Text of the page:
Hansik (Korean Food) Series -Chimaek (Fried Chicken and Beer)

Korean Fried Chicken
Korean Fried Chicken

**Last updated on: 15 October 2020**

In the hit Korean drama, “My Love from the Star” (별에서 온 그대), the main female character, Cheon Song-yi, likes chimaek (치맥) very much.  Chimaek (or Chimac) is the short form for fried chicken (치킨 – pronounced as “chikin”) and beer (맥주 – pronounced as “maekju”) generally used among the younger generations. Due to the popularity of that Korean drama in China, chimaek has also become a popular Korean food there. It was said that customers needed to wait in line for 3 hours to order fried chicken at some Korean fried chicken restaurants in Shanghai and Beijing.

In fact, Koreans like fried chicken very much – they can easily have fried chicken either in fried chicken restaurants or by home delivery. In South Korea, there is even a “Chicken University” offering courses on how to cook fried chicken and run a fried chicken restaurant and doing research and development projects on new varieties of fried chicken – you can refer to my blog post dated 28 November 2014 for details of the “Chicken University”.

How did chimaek become popular in South Korea?

Initially, chicken were used to make samgyetang (ginseng chicken soup) in Korea – you can read more about samgyetang in my blog post dated 16 April 2015. After the Korean War, the U.S. armies stationed in various cities in South Korea, one of which was Daegu.  As the Americans liked fried chicken, the Koreans developed recipes for fried chicken and established fried chicken restaurants near the army camps in Daegu to cater for these American customers. Starting from the 1970’s, Daegu became the main chicken raising city in South Korea and nearly 80% of chicken came from Daegu.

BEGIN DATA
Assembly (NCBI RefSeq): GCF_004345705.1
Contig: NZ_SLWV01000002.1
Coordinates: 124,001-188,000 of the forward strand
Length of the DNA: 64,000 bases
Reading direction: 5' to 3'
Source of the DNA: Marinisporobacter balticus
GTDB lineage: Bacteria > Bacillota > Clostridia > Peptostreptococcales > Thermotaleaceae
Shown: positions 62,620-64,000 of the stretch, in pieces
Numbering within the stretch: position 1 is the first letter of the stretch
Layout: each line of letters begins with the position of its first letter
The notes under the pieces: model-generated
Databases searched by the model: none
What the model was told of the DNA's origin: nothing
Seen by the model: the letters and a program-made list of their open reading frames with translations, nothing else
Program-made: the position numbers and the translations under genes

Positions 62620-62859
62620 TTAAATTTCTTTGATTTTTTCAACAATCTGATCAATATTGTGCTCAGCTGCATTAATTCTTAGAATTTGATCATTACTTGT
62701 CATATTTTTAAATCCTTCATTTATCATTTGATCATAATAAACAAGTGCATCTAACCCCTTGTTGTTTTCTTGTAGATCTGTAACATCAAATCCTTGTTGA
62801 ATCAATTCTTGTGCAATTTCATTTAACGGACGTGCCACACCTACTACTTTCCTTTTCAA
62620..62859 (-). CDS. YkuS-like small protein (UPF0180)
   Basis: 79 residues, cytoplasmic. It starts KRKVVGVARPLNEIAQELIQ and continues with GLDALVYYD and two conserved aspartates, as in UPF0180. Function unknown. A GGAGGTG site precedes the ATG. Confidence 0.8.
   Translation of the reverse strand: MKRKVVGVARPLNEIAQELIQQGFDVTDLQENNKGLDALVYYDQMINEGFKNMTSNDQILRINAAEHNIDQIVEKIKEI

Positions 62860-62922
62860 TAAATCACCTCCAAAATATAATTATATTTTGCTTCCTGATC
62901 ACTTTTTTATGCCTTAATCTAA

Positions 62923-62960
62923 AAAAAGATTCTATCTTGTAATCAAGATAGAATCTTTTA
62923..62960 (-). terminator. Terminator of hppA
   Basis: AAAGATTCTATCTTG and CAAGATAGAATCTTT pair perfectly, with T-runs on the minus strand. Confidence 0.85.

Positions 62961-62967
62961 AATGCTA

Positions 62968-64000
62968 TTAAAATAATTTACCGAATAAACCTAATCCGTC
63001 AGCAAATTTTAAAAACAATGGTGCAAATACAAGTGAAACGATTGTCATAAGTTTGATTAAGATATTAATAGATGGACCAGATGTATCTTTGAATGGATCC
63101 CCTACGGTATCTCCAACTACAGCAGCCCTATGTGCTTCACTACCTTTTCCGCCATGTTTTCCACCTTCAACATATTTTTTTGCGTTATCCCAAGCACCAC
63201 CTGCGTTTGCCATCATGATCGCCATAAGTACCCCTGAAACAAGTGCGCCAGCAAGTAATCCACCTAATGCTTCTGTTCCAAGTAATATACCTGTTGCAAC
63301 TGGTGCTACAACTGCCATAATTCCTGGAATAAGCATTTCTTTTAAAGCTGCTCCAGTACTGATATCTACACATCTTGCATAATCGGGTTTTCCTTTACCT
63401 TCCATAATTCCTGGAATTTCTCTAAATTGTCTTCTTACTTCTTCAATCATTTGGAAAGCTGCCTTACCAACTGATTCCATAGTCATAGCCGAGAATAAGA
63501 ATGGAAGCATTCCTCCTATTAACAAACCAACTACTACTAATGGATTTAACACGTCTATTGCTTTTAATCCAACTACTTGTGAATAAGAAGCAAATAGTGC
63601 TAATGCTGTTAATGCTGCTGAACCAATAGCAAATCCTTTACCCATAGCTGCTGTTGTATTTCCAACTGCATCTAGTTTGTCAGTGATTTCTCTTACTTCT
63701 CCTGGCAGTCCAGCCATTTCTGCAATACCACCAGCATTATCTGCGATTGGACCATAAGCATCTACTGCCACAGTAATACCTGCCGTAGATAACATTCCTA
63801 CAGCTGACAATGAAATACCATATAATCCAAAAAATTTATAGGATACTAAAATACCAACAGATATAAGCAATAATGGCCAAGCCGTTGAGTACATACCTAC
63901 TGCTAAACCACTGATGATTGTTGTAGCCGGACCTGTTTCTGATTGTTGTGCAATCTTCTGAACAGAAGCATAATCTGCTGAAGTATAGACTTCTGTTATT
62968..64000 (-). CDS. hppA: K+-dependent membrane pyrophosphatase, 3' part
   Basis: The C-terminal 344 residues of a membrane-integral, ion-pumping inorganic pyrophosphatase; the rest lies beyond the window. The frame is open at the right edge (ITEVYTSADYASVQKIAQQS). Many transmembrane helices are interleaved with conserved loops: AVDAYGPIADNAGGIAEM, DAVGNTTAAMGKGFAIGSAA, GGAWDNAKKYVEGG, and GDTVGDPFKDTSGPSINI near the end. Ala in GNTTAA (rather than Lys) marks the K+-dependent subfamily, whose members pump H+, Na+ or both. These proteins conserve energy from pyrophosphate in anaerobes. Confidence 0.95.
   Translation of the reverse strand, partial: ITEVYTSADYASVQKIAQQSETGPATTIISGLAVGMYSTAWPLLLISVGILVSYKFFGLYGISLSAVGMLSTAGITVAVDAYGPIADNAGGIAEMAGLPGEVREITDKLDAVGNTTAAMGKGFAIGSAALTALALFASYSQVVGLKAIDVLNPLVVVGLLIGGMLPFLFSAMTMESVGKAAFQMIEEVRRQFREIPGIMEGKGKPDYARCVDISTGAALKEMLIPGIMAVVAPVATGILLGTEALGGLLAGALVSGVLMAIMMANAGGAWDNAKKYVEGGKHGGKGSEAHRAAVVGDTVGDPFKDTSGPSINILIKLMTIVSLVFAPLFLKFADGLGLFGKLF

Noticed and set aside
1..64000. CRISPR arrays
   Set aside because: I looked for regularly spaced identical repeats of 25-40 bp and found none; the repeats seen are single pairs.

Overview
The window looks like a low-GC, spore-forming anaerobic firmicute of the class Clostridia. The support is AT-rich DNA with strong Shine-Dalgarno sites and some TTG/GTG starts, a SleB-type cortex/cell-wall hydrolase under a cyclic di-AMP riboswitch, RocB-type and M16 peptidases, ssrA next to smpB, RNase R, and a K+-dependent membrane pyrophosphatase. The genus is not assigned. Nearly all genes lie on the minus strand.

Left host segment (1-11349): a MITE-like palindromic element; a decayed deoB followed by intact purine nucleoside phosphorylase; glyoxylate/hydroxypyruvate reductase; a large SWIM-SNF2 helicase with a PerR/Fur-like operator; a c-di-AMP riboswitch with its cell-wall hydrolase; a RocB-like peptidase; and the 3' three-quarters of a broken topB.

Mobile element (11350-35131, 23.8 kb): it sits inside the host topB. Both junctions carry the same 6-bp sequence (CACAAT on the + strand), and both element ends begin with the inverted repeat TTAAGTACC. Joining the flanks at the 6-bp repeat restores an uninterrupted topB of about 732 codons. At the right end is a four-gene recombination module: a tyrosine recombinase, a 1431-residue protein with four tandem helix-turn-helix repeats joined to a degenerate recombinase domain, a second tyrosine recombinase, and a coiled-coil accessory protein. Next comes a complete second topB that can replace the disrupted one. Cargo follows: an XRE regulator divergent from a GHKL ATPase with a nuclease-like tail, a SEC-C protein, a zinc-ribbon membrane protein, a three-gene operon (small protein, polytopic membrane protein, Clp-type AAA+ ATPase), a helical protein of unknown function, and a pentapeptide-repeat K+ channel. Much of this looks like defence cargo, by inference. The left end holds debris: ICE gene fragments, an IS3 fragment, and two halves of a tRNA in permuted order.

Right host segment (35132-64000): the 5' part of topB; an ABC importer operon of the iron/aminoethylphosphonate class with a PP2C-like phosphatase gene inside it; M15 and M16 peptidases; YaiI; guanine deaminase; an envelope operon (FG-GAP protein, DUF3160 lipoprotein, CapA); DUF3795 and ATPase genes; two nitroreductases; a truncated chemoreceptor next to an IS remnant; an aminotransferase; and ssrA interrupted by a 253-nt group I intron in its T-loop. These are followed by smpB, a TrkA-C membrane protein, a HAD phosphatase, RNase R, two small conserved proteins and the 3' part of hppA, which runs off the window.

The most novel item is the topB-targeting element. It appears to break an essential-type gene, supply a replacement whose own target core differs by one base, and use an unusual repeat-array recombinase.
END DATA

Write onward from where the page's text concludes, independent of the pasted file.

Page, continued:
In the 1960’s and 1970’s, with increasing urbanization, fried chicken became a convenient food for workers in factories and offices in the cities.  In the 1970’s, draft beer started to become popular and with the promotion of sports events by the Korean government in the 1980’s, chimaek has become a combo consumed by the Koreans while watching the sports events.  Moreover, the two appears to be a good match because the beer can reduce the greasiness of the fried chicken.  The 2002 World Cup co-hosted by South Korea and Japan further accelerated the growth of the fried chicken industry in South Korea.  During the 2006 and 2010 World Cup games, sales of chicken and beer almost doubled compared to the same period in the previous year.  However, similar effect was not noted for the 2014 World Cup games as the games were played during early morning hours of South Korea and chicken and beer seemed more appropriate as a late night snack than an early morning meal. On the other hand, chimaek has also become a favourite food choice for gatherings with friends.

There are now many different fried chicken menus in South Korea, for example, restaurants offering special cuts only (like drumsticks, wings, chicken breast or the whole chicken), different flavours (like honey, garlic, red pepper paste, green onion, soy sauce), and bone-in/boneless fried chicken.

Why do Korean fried chicken taste so good?

Korean fried chicken is crispy but not dry.  They are fried not once but twice with a relatively low oil temperature of 350 degrees. The chicken is cooked in two separate stages: the chicken is first cooked for 10 minutes and then removed from the oil and shaken vigorously in a wire strainer to cool for about 2 minutes.  This can prevent the crust from getting too brown before the meat is cooked through. Then, the chicken is cooked for 10 more minutes until it turns into golden-brown and is done. This frying technique helps drive out the fat in the skin and transform it into a thin and crispy crust and also makes the chicken less greasy.